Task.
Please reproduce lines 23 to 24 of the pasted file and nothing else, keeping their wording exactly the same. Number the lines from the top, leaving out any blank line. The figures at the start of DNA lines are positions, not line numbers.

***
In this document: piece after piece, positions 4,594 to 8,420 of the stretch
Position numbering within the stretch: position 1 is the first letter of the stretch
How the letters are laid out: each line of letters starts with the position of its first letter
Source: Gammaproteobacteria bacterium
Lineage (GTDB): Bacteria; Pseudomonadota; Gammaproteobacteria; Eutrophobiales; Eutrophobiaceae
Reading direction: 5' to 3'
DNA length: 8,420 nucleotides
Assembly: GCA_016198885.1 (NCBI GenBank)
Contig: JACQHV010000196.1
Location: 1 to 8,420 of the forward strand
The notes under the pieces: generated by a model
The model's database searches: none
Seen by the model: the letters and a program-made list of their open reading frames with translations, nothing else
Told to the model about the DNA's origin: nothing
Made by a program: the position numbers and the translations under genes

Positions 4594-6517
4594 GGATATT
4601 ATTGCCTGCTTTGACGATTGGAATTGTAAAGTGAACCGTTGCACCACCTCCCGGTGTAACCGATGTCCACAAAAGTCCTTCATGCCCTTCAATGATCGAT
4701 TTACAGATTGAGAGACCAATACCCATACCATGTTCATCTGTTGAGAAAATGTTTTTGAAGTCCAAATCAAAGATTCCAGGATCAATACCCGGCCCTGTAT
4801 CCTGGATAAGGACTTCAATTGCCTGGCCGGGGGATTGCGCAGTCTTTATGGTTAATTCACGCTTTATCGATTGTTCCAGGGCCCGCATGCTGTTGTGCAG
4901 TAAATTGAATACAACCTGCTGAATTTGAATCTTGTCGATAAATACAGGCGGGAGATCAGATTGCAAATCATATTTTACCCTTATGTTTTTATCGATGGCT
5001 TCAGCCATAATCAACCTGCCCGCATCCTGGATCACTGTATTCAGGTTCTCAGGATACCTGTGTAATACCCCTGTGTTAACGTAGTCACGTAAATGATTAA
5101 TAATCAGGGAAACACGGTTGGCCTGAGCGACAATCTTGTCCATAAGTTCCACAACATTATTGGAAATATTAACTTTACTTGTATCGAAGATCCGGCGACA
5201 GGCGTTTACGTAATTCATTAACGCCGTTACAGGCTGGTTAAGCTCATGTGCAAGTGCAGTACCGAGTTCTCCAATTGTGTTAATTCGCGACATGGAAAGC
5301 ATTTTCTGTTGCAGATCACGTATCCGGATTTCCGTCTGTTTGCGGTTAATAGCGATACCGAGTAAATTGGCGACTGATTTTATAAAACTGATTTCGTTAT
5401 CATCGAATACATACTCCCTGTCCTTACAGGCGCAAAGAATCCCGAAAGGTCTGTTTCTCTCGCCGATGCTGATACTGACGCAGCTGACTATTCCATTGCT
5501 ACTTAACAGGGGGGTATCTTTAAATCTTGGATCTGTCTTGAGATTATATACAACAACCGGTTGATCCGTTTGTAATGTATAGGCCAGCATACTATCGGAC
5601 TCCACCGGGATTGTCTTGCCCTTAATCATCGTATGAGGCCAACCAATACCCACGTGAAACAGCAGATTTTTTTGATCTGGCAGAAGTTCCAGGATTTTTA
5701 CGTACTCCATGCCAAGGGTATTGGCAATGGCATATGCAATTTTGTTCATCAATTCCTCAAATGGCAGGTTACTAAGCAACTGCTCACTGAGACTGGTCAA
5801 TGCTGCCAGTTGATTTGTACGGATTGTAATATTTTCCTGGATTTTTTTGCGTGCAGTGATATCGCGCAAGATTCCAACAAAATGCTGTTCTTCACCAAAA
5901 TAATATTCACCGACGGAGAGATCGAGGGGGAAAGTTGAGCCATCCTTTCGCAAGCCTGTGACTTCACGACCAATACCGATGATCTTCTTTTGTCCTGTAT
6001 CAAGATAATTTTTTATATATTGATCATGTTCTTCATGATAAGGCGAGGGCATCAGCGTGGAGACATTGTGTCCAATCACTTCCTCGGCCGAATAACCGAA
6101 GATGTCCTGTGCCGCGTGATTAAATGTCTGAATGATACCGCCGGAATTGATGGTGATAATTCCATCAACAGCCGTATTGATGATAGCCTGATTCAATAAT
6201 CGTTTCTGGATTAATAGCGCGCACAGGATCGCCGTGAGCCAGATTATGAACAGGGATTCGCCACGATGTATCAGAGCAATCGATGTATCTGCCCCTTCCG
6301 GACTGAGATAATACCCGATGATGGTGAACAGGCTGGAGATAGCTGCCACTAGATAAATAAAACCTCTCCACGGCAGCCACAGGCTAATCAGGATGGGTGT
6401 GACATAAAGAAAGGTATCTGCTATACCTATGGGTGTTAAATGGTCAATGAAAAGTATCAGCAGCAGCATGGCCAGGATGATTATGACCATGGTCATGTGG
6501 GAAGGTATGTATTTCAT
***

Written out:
5101 TAATCAGGGAAACACGGTTGGCCTGAGCGACAATCTTGTCCATAAGTTCCACAACATTATTGGAAATATTAACTTTACTTGTATCGAAGATCCGGCGACA
5201 GGCGTTTACGTAATTCATTAACGCCGTTACAGGCTGGTTAAGCTCATGTGCAAGTGCAGTACCGAGTTCTCCAATTGTGTTAATTCGCGACATGGAAAGC